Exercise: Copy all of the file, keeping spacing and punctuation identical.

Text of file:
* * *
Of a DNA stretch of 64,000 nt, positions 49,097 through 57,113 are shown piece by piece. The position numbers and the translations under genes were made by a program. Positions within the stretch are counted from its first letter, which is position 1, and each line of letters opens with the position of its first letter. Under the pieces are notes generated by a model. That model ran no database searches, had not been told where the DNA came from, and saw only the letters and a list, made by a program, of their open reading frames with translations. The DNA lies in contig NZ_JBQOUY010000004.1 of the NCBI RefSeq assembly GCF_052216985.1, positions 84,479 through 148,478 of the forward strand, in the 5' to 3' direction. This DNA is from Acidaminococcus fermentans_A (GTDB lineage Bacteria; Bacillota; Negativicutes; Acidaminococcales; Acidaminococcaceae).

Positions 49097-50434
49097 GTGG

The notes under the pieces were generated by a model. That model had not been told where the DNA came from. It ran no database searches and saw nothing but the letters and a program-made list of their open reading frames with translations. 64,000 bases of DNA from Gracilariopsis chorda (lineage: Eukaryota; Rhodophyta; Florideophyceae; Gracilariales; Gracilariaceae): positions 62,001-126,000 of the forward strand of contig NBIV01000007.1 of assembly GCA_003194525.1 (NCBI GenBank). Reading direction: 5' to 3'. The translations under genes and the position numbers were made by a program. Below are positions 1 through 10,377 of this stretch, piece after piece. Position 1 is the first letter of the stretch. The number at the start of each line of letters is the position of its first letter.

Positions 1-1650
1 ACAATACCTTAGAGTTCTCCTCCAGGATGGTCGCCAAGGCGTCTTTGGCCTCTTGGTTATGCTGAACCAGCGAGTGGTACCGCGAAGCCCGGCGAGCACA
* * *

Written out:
Of a DNA stretch of 64,000 nt, positions 49,097 through 57,113 are shown piece by piece. The position numbers and the translations under genes were made by a program. Positions within the stretch are counted from its first letter, which is position 1, and each line of letters opens with the position of its first letter. Under the pieces are notes generated by a model. That model ran no database searches, had not been told where the DNA came from, and saw only the letters and a list, made by a program, of their open reading frames with translations. The DNA lies in contig NZ_JBQOUY010000004.1 of the NCBI RefSeq assembly GCF_052216985.1, positions 84,479 through 148,478 of the forward strand, in the 5' to 3' direction. This DNA is from Acidaminococcus fermentans_A (GTDB lineage Bacteria; Bacillota; Negativicutes; Acidaminococcales; Acidaminococcaceae).

Positions 49097-50434
49097 GTGG

The notes under the pieces were generated by a model. That model had not been told where the DNA came from. It ran no database searches and saw nothing but the letters and a program-made list of their open reading frames with translations. 64,000 bases of DNA from Gracilariopsis chorda (lineage: Eukaryota; Rhodophyta; Florideophyceae; Gracilariales; Gracilariaceae): positions 62,001-126,000 of the forward strand of contig NBIV01000007.1 of assembly GCA_003194525.1 (NCBI GenBank). Reading direction: 5' to 3'. The translations under genes and the position numbers were made by a program. Below are positions 1 through 10,377 of this stretch, piece after piece. Position 1 is the first letter of the stretch. The number at the start of each line of letters is the position of its first letter.

Positions 1-1650
1 ACAATACCTTAGAGTTCTCCTCCAGGATGGTCGCCAAGGCGTCTTTGGCCTCTTGGTTATGCTGAACCAGCGAGTGGTACCGCGAAGCCCGGCGAGCACA